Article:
27 June 2011

Sky Lantern

We belatedly celebrated the solstice and the end of my exams the other night with one of these sky lanterns. They are cool, rising like miniature hot air balloons. Well, maybe not too miniature, this one was pretty big! They are cheap too, and relatively easy to light and send off. Ours rose fast, even on a night with little wind, so it's probably best to let them off on a windless evening.

I'm currently in the process of moving my WordPress photography blog over to blogger. It's a lot of work, but hopefully when I'm finished it will end up many times easier to navigate (for me and for readers).
We will be heading down to Cork and Kerry and the Millcove Gallery for the Poets Meet Painters award ceremony/publication launch on the 30th of July. We are hoping to spend a week down there hiking in the National Park and exploring the area.

23 June 2011

'Siberia' Book Review

'Siberia,' by Ann Halam, is an intriguing book. It is set in the future, and it only took me until the end of the book to realise that I had read Halam before, in the equally thrilling 'Dr Franklin's Island.' One of the things that I like most about her books is that, though they show a bleak and sometimes depressing world, they end rather happily. Enough to make the reader believe there is hope for the world she has created.
From the blurb: When Rosita was tiny...she and her mama had to go and live in an ugly place...a prison camp...she didn't understand her mama's magic...She only knew she had to keep the secret until Mama said it was time to start on the great journey...But once Rosita grew up to be a tough, cynical girl called Sloe...Mama was gone. Sloe had to make the journey alone...Sloe becomes a heroine, equal to anything, in this dazzling blend of science, adventure, and fairy tale.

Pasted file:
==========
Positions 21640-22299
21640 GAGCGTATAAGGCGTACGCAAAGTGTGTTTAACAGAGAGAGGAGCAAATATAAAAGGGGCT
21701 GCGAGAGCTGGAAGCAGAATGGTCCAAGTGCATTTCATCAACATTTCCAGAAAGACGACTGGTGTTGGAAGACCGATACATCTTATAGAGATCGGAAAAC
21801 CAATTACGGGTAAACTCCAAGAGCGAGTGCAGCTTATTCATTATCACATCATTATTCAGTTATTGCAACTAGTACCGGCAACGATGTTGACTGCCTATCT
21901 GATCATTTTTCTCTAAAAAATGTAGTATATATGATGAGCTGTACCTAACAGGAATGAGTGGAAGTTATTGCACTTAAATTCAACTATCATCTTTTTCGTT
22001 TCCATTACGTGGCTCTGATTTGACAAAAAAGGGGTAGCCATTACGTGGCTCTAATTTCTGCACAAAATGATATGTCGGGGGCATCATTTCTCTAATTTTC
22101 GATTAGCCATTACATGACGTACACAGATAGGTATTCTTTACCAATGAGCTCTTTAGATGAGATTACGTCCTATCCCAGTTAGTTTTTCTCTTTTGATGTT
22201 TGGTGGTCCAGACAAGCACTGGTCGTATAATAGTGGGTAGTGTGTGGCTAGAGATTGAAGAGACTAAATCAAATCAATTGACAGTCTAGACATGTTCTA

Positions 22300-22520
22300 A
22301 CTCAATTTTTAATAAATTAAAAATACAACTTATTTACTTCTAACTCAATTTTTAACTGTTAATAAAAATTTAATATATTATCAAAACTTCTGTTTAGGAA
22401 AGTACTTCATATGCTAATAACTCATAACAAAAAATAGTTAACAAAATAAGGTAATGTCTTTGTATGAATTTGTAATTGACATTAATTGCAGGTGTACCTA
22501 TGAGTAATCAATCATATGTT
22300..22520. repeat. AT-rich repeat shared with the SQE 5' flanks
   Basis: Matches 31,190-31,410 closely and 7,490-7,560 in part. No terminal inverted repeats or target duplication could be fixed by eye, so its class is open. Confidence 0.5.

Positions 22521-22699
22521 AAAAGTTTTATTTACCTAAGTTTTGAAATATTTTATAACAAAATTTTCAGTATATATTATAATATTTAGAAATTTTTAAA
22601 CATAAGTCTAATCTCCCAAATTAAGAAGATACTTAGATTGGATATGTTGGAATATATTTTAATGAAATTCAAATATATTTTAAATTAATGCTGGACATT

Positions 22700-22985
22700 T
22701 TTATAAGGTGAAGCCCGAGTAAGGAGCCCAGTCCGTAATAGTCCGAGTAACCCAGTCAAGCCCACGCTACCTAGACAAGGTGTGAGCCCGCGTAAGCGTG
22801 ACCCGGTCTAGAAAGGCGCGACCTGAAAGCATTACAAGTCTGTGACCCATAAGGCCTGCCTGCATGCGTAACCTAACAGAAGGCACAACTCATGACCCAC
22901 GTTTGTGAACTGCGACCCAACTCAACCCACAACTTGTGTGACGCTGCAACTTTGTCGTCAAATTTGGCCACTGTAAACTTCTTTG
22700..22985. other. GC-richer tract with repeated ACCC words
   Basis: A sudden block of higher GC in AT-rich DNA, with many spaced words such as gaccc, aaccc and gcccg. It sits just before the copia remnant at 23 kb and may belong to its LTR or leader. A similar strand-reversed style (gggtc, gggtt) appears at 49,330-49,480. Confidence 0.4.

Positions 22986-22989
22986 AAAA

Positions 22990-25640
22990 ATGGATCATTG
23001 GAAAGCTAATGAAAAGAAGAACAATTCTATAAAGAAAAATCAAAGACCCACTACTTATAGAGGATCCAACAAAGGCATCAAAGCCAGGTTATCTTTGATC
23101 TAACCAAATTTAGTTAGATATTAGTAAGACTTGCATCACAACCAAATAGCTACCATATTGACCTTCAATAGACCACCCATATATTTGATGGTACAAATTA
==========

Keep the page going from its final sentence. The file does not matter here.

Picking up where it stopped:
I really enjoyed reading this book.  Like the blurb says, it is a mix of science, adventure, and fairy tale. Each element is warped and rearranged to fit with the others but they are no less pure for that. The world as Halam created it was spectacular. I could see everything as though it was before me, and the people fit cleanly into it. It might be true that people will easier believe a big lie than a small one, and that is true here. How odd this book seems, though no less odd than the other I read, but it is...believable. Sloe's love for the tiny animals is real and her adventures as she tries to make it back to her mother are difficult and trying. The other characters are vibrant. I think this was a great book. In fact, I might recommend it on the strength of the note at the end alone.
Halam writes:
The greatest seedbank in the world is held in Lenigrad....In the Second World War...half a million people starved, but the curators of the seedbank barricaded themselves in, and defended their stocks - the hope of the future - from the starving citizens. When Allied soldiers finally entered the facility, they found the emciated bodies of the botanist lying beside full sacks of potatoes, maize and wheat, a priceless genetic legacy for which they had given their lives. This is the story that gave me the idea for Sloe and her adventures...The Siberia I'm talking about in this story is not a place. Siberia is a sate of mind.